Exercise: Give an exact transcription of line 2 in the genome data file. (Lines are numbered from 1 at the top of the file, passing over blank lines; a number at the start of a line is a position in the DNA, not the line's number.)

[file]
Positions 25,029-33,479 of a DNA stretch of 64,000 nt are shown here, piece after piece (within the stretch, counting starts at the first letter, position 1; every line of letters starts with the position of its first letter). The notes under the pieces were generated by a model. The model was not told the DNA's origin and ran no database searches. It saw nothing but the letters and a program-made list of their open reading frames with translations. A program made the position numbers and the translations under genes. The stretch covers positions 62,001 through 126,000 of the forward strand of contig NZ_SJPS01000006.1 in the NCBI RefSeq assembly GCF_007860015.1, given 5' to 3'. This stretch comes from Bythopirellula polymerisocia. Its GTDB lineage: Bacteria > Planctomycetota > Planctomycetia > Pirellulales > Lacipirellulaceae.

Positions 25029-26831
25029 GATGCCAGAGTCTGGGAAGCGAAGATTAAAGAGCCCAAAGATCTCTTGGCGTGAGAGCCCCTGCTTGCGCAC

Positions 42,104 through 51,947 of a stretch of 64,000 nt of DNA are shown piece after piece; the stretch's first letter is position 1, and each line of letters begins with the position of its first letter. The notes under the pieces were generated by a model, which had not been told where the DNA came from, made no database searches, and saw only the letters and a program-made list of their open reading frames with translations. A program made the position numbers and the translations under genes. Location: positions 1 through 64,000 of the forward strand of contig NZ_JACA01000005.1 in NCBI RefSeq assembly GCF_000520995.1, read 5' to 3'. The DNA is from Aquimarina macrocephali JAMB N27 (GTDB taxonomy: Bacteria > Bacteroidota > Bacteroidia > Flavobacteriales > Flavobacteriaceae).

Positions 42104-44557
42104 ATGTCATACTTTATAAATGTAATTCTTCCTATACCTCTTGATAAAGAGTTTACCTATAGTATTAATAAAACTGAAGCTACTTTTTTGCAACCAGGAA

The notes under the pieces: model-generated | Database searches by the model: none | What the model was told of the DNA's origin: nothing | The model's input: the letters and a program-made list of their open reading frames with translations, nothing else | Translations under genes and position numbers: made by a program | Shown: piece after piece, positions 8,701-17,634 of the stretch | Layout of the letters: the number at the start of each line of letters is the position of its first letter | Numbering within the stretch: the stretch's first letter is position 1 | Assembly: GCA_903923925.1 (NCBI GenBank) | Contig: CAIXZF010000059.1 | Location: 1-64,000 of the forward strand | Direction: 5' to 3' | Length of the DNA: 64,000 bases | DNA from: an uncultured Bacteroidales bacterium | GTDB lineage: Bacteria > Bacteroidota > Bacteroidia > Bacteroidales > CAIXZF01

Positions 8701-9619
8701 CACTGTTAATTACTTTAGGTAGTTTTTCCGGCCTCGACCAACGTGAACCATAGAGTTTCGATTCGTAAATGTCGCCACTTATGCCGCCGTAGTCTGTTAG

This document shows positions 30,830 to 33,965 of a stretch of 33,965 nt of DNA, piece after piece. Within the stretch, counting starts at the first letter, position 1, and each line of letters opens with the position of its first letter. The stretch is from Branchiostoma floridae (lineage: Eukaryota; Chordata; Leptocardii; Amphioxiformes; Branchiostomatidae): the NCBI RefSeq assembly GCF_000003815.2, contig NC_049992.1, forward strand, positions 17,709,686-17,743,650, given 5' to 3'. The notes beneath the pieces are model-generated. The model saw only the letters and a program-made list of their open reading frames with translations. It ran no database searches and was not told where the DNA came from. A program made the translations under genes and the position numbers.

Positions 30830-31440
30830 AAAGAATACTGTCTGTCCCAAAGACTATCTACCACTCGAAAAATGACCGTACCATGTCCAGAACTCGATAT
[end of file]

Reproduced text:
Positions 25029-26831